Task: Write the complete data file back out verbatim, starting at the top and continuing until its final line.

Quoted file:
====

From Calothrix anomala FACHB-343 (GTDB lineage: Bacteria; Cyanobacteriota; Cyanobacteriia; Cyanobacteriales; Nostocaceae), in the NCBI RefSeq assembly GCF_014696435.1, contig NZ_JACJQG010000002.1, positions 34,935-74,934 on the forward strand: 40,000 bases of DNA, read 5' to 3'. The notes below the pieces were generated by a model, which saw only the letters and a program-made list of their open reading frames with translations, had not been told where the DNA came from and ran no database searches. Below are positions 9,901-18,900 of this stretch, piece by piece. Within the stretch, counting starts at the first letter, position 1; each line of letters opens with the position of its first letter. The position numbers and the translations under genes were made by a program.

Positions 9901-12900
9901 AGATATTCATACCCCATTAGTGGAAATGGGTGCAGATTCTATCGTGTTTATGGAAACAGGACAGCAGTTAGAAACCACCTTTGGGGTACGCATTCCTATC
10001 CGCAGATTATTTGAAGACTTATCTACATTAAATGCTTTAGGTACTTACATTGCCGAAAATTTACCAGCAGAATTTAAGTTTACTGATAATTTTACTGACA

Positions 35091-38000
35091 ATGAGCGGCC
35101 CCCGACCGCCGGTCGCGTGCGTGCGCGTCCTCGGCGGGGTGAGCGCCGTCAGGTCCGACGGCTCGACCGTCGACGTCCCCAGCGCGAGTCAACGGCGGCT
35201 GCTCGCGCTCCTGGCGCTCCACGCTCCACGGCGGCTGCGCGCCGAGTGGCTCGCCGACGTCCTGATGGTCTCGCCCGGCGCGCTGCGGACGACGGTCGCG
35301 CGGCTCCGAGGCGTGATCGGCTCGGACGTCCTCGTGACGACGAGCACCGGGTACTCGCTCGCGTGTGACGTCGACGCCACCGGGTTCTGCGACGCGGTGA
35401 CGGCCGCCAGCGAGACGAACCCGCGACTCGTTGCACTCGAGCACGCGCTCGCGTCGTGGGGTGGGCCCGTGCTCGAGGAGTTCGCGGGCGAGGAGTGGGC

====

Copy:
From Calothrix anomala FACHB-343 (GTDB lineage: Bacteria; Cyanobacteriota; Cyanobacteriia; Cyanobacteriales; Nostocaceae), in the NCBI RefSeq assembly GCF_014696435.1, contig NZ_JACJQG010000002.1, positions 34,935-74,934 on the forward strand: 40,000 bases of DNA, read 5' to 3'. The notes below the pieces were generated by a model, which saw only the letters and a program-made list of their open reading frames with translations, had not been told where the DNA came from and ran no database searches. Below are positions 9,901-18,900 of this stretch, piece by piece. Within the stretch, counting starts at the first letter, position 1; each line of letters opens with the position of its first letter. The position numbers and the translations under genes were made by a program.

Positions 9901-12900
9901 AGATATTCATACCCCATTAGTGGAAATGGGTGCAGATTCTATCGTGTTTATGGAAACAGGACAGCAGTTAGAAACCACCTTTGGGGTACGCATTCCTATC
10001 CGCAGATTATTTGAAGACTTATCTACATTAAATGCTTTAGGTACTTACATTGCCGAAAATTTACCAGCAGAATTTAAGTTTACTGATAATTTTACTGACA

Positions 35091-38000
35091 ATGAGCGGCC
35101 CCCGACCGCCGGTCGCGTGCGTGCGCGTCCTCGGCGGGGTGAGCGCCGTCAGGTCCGACGGCTCGACCGTCGACGTCCCCAGCGCGAGTCAACGGCGGCT
35201 GCTCGCGCTCCTGGCGCTCCACGCTCCACGGCGGCTGCGCGCCGAGTGGCTCGCCGACGTCCTGATGGTCTCGCCCGGCGCGCTGCGGACGACGGTCGCG
35301 CGGCTCCGAGGCGTGATCGGCTCGGACGTCCTCGTGACGACGAGCACCGGGTACTCGCTCGCGTGTGACGTCGACGCCACCGGGTTCTGCGACGCGGTGA
35401 CGGCCGCCAGCGAGACGAACCCGCGACTCGTTGCACTCGAGCACGCGCTCGCGTCGTGGGGTGGGCCCGTGCTCGAGGAGTTCGCGGGCGAGGAGTGGGC